Convocation welcoming UC's new students still took place on Sept. 15 in the Shoemaker Center. The Bearcat Marching Band played a medley of patriotic songs, Taps was played by a lone bugler to an audience of bowed heads, and the comments of all speakers were colored by the week's events.
"This week, when the World Trade Center towers came down at the hands of terrorists, the Statue of Liberty stood up with all Americans for the cause of freedom," said Mitchel Livingston, vice president for Student Affairs and Human Resources. He added that this was the day that the students needed to begin preparing themselves to stand up for freedom.
UC's international education programs were thrown off-stride by travel difficulties experienced after the airlines were grounded. International co-op students in Germany were delayed in their attempts to return home. A group of 44 French college students who were coming to the College of Business Administration (CBA) for a study program made it as far as Chicago, but then had to find new arrangements in traveling to Cincinnati.
International students studying at UC joined with those around them in expressing sorrow and shock.
"It was very strange. I didn't believe it at all when I first heard about it through an instant e-mail discussion I was having with a friend from Austria," said Stefen Braunias, an Austrian student in the MBA program at CBA. He and fellow students from India, France and Romania joined about 100 other people from the college in a memorial ceremony on the front lawn of Lindner Hall on Sept. 14. Similar small ceremonies took place across campus throughout the aftermath.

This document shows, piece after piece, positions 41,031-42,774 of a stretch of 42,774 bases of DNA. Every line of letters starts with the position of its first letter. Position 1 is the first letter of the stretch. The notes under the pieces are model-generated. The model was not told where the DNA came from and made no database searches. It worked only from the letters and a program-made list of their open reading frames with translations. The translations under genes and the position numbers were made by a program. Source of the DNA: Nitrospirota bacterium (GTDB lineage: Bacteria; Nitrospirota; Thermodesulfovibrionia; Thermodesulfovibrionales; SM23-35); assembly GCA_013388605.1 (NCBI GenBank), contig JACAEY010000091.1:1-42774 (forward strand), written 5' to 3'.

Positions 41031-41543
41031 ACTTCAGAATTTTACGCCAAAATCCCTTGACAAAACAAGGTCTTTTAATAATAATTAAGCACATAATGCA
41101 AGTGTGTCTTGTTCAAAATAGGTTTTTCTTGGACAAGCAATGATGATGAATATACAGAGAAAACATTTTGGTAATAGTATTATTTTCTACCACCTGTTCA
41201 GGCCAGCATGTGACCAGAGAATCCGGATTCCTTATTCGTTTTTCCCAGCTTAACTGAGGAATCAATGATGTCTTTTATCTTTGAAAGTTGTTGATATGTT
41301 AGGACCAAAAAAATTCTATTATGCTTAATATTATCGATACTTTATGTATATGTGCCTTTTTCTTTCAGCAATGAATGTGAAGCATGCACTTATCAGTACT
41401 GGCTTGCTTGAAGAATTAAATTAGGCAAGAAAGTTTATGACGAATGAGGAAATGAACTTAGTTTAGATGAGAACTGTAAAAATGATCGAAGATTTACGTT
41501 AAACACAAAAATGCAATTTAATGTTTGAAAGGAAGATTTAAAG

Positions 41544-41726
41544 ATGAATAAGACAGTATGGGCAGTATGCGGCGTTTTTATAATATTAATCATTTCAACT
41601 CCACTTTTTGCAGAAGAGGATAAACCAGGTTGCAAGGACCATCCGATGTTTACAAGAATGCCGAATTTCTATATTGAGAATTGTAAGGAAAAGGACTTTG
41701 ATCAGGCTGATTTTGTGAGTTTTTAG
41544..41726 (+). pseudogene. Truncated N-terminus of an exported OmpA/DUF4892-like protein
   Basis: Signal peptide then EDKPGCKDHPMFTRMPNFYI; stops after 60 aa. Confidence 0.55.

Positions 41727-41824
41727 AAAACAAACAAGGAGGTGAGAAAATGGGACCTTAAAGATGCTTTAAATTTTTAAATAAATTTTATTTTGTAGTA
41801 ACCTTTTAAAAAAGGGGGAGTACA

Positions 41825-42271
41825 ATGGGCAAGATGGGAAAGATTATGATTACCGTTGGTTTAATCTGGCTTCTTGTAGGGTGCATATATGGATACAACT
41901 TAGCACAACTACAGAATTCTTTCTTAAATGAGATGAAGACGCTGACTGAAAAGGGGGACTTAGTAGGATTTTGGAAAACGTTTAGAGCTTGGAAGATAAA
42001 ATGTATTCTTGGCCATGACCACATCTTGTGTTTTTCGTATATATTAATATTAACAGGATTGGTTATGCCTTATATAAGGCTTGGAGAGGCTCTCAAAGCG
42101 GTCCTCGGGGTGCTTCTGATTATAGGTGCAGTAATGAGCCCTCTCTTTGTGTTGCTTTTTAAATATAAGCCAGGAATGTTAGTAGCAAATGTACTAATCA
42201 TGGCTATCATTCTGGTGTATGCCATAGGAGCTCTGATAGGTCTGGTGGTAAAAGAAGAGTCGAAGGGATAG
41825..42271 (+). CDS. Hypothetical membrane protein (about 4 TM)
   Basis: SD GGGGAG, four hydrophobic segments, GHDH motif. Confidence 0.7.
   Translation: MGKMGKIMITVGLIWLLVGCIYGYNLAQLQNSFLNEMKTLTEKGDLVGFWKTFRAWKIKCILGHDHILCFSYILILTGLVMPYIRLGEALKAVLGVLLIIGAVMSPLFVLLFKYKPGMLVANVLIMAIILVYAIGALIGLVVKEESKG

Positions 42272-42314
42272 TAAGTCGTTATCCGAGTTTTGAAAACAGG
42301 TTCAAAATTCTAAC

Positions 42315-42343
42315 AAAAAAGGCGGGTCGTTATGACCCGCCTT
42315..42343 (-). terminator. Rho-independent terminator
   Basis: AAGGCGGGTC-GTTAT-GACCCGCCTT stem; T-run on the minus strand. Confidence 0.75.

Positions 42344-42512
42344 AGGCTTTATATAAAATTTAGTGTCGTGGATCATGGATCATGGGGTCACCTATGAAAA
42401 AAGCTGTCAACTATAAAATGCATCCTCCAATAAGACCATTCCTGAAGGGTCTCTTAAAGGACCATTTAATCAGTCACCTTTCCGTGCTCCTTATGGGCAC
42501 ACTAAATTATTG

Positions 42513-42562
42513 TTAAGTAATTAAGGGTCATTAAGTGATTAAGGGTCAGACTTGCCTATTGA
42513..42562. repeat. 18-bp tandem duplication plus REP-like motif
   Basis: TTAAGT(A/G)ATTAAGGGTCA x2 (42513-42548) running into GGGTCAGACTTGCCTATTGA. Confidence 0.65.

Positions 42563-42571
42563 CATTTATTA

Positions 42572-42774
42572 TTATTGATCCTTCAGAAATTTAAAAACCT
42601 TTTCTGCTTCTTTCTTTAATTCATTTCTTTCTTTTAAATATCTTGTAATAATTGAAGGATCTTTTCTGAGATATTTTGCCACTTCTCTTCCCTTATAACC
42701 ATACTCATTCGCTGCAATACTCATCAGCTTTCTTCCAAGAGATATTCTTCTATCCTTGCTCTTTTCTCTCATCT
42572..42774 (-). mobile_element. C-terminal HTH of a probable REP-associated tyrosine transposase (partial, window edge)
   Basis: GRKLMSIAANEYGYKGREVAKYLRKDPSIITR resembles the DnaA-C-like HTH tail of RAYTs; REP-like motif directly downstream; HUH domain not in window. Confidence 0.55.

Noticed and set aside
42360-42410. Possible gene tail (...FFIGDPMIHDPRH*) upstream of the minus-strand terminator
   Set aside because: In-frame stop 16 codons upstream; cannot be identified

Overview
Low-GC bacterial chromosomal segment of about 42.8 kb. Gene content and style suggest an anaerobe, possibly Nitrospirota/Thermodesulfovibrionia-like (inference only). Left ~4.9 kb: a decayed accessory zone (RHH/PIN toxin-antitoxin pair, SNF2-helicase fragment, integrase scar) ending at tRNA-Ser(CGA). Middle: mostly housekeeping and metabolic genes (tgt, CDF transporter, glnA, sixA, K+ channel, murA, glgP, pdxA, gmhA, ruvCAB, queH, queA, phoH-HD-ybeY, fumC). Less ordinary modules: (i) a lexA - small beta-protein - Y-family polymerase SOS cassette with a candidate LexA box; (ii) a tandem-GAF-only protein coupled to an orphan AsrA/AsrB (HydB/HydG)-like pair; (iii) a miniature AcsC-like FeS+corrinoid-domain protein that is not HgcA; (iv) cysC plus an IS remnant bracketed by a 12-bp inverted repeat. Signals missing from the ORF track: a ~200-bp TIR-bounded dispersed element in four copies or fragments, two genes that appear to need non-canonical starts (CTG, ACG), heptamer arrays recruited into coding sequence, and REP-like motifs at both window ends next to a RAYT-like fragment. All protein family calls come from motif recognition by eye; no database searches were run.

"I'm from New York, and I feel helpless this far from home," said MBA student Amy Dalal. "It helps to be able to talk about it."
"I was amazed about how America reacted," added MBA student Cristin Cosma of Romania. "Although you've had no experience with this, things remained very rational. I appreciated the way the mayor of New York handled everything there."
On the other side of campus, two professors from the UC College of Law had expected to be in the World Trade Center three days after the attack. Jack Chin and Donna Nagy were to represent UC at a recruiting event. "I don't feel victimized, but sad. As someone who has spent a lot of time in New York, I'd say this was an area that people felt about like Cincinnatians feel about Fountain Square," said Chin, who was also working at a law firm in 1993 four blocks away from the World Trade Center when terrorists first attacked the complex.
John Brolley, coordinator of the University of Cincinnati's degree and certificate program with a focus in religious studies, says no one in the religious community appears to consider the attacks an act that was motivated by religion. "Even if the perpetrators felt they had a divine mandate, people of all religions - at least those with whom I've spoken - are not attributing this attack to a religious motivation, but instead feel it's political or economic terrorism."
Brolley adds the first reaction from his northern Kentucky community, as well as from much of the nation, was for people to turn to religious centers in their communities, and local churches were opening their doors, providing 24-hour access.